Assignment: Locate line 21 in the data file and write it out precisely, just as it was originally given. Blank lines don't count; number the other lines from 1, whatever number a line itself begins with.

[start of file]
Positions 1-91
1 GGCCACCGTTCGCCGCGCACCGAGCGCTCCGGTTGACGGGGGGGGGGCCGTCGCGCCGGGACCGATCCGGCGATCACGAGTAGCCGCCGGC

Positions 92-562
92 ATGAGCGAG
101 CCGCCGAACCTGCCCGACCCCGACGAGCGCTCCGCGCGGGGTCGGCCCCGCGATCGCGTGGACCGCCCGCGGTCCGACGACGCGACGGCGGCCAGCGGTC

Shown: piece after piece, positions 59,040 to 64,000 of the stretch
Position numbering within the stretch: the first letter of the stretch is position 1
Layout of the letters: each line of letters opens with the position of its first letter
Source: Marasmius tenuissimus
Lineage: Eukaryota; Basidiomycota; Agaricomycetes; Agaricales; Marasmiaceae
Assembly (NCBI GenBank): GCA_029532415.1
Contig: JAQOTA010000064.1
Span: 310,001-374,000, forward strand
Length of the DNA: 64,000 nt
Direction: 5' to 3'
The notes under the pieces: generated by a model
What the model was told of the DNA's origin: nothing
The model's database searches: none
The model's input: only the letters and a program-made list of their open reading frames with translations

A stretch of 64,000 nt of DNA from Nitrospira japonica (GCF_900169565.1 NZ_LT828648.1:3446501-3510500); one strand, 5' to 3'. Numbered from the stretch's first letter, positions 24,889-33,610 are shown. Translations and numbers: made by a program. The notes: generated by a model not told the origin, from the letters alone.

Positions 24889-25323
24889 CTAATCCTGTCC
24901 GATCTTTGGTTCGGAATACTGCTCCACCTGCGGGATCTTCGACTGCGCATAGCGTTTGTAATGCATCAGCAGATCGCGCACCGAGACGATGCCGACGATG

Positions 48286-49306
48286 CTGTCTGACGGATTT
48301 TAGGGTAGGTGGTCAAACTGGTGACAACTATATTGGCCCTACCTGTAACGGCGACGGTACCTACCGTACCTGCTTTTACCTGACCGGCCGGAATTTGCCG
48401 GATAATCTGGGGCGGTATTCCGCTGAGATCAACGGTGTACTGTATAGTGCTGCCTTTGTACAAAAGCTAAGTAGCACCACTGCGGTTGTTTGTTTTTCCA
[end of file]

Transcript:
Positions 24889-25323